In the 25 years we’ve been in the t-shirt business, most of our partnerships and growth opportunities haven’t come from talking to people about the t-shirt business. They’ve come from talking to people about the shared values that connect us: optimism, gratitude, simplicity, humor, etc. Our strategy is to partner with other thought leaders in industries we’re not involved in. For example, we have no idea how to make a bicycle, but Schwinn does. And we’ve partnered with them because our companies have aligned on the importance of emotional health for our shared customers. We also believe art is the single most powerful tool for uniting and inspiring people. Think about it: Right now, in the United States, you can barely get two people on opposite sides of the political spectrum to talk to each other. That is, unless they love the same band. So, we connect with thought leaders in the music industry — artists like Dave Mathews, Jack Johnson, Brandi Carlile, The Avett Brothers, and many more. We introduce millions of our customers to their music, and they introduce millions of their fans to our brand. The magic is not in the t-shirt. And it’s not in the guitar, either. The magic is in the ideas and emotions that the guitar or the t-shirt convey.
As part of my series about how to become a thought leader in your industry, I had the pleasure to interview Bert Jacobs, Chief Executive Optimist of Life is Good. Bert and his brother John launched their business with $78 in their pockets, selling T-shirts in the streets of Boston and at college dorms up and down the East Coast. Bert and John were inspired by stories of people, mainly children, facing great adversity. These stories illustrated that optimism is most powerful in the darkest of times and inspired the creation of a fully integrated business model dedicated to helping kids in need. Life is Good donates at least 10% of its annual net profits to the Life is Good Kids Foundation to positively impact over 1 million kids every year facing poverty, violence, and illness. Bert focuses his energy on guiding overall vision and creating the art and message for the brand across categories. To inspire others to choose optimism and grow the good in their lives, Bert and John wrote Life is Good: The Book/ How to Live with Purpose and Enjoy the Ride, published by National Geographic in September 2015. Bert has been awarded honorary doctorates from several universities for entrepreneurship, business innovation and philanthropy. He and Life is Good have been featured on CNNMoney, CNBC’s Business Nation, ABC News’ Nightline, NBC’s The Today Show, The New York Times, The Wall Street Journal, Inc. Magazine, and Men’s Health Magazine, among others.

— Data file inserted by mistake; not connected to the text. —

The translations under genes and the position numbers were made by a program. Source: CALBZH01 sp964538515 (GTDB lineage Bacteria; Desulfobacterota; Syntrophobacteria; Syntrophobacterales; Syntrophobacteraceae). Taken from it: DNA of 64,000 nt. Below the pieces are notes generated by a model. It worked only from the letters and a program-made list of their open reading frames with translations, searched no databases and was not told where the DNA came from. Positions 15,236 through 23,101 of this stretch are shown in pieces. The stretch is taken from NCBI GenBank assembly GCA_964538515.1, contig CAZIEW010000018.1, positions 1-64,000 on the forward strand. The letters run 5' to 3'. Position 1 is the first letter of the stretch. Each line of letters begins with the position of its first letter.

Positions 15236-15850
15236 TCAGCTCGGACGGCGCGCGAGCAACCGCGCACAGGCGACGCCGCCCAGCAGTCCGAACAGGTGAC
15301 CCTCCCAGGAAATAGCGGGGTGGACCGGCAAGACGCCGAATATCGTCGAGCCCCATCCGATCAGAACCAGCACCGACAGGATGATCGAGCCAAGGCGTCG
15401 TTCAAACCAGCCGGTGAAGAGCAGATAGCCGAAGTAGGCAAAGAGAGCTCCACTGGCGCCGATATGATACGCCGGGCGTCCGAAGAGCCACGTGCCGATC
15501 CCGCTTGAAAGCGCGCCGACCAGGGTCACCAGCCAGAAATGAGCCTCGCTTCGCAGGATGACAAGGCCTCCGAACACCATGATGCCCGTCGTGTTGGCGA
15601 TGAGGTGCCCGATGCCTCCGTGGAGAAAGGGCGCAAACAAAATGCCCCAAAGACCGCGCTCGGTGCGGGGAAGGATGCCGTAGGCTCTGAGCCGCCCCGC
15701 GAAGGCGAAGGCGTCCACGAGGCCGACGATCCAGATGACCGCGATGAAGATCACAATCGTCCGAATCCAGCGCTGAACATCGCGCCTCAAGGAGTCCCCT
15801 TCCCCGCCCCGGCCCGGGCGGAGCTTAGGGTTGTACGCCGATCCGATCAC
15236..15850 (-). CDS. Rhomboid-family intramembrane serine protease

Thank you so much for doing this with us Bert! Our readers would love to “get to know you” a bit better. Can you share your “backstory” with us?
I’m Bert. I’m the co-founder and CEO (Chief Executive Optimist) of Life is Good, which spreads the power of optimism through inspiring art, a passionate community, and groundbreaking nonprofit work.
Can you briefly share with our readers why you are an authority about the topic of thought leadership?
My areas of expertise include rational optimism, the integration of social work with business, and the utilization of art to unite and inspire communities. I definitely wouldn’t claim to be an authority on the topic of thought leadership, but I’m happy to share my ideas!
Can you share the most interesting story that happened to you since you started your career?
As soon as we homed in our message, “Life is Good”, our customers started sharing personal stories about their hardships. That has definitely been the most interesting aspect.